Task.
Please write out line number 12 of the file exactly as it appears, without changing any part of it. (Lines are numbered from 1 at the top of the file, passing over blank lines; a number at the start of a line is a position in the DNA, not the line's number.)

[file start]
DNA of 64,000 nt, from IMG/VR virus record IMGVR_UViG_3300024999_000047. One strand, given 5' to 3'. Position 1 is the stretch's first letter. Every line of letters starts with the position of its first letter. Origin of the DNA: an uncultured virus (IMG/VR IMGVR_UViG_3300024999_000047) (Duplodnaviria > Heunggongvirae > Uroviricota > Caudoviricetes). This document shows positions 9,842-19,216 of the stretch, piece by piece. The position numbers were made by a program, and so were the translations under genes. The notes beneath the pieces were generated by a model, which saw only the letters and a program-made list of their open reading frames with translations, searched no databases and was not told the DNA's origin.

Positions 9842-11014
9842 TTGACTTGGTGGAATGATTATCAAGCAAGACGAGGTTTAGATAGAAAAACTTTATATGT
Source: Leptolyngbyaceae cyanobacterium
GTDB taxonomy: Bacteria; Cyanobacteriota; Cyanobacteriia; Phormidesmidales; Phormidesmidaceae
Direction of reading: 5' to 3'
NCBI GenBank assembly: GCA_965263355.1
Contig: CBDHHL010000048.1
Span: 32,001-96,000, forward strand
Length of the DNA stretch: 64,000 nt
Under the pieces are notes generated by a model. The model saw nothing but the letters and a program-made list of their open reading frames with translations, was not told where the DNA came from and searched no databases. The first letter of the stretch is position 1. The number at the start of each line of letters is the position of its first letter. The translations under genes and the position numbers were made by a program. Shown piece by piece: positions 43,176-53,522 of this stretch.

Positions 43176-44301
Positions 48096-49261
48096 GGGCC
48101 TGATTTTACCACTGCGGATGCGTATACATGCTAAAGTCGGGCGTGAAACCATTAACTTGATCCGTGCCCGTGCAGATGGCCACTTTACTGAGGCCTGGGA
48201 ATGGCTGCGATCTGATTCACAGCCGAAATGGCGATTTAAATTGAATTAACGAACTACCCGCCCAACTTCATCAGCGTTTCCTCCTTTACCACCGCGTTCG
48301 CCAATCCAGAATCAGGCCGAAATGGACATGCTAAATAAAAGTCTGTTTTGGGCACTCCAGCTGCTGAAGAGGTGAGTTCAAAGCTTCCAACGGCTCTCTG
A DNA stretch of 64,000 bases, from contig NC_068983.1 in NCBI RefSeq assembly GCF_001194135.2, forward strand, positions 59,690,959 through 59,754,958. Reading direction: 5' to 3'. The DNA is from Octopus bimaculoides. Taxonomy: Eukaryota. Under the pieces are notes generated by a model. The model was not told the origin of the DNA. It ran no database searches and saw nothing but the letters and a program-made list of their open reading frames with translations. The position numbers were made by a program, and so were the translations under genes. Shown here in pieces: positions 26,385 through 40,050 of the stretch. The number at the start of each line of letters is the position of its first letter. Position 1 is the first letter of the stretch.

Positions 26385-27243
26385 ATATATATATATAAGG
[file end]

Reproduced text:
Positions 43176-44301